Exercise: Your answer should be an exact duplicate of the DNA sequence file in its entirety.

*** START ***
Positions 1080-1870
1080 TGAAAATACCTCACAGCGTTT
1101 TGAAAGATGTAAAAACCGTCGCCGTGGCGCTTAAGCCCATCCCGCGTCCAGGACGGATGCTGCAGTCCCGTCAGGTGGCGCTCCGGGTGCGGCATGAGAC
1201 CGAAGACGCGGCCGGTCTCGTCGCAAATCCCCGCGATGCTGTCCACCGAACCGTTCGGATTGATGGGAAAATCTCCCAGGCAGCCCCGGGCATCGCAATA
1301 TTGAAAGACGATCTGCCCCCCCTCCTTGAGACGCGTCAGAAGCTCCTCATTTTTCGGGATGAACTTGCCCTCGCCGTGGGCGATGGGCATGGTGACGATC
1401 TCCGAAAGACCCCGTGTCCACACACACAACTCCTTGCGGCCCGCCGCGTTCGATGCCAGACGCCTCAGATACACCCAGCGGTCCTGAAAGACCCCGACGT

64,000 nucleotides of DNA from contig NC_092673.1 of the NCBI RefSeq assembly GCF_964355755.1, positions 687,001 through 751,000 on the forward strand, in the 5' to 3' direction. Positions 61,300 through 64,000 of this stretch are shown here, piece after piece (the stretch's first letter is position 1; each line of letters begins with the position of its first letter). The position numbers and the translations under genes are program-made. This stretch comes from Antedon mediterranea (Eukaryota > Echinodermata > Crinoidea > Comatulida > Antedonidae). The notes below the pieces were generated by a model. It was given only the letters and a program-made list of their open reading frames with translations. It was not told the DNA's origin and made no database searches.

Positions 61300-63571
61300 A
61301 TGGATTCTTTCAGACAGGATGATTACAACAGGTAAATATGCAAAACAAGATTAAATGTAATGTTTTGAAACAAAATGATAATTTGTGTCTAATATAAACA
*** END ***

Positions 1080-1870
1080 TGAAAATACCTCACAGCGTTT
1101 TGAAAGATGTAAAAACCGTCGCCGTGGCGCTTAAGCCCATCCCGCGTCCAGGACGGATGCTGCAGTCCCGTCAGGTGGCGCTCCGGGTGCGGCATGAGAC
1201 CGAAGACGCGGCCGGTCTCGTCGCAAATCCCCGCGATGCTGTCCACCGAACCGTTCGGATTGATGGGAAAATCTCCCAGGCAGCCCCGGGCATCGCAATA
1301 TTGAAAGACGATCTGCCCCCCCTCCTTGAGACGCGTCAGAAGCTCCTCATTTTTCGGGATGAACTTGCCCTCGCCGTGGGCGATGGGCATGGTGACGATC
1401 TCCGAAAGACCCCGTGTCCACACACACAACTCCTTGCGGCCCGCCGCGTTCGATGCCAGACGCCTCAGATACACCCAGCGGTCCTGAAAGACCCCGACGT

64,000 nucleotides of DNA from contig NC_092673.1 of the NCBI RefSeq assembly GCF_964355755.1, positions 687,001 through 751,000 on the forward strand, in the 5' to 3' direction. Positions 61,300 through 64,000 of this stretch are shown here, piece after piece (the stretch's first letter is position 1; each line of letters begins with the position of its first letter). The position numbers and the translations under genes are program-made. This stretch comes from Antedon mediterranea (Eukaryota > Echinodermata > Crinoidea > Comatulida > Antedonidae). The notes below the pieces were generated by a model. It was given only the letters and a program-made list of their open reading frames with translations. It was not told the DNA's origin and made no database searches.

Positions 61300-63571
61300 A
61301 TGGATTCTTTCAGACAGGATGATTACAACAGGTAAATATGCAAAACAAGATTAAATGTAATGTTTTGAAACAAAATGATAATTTGTGTCTAATATAAACA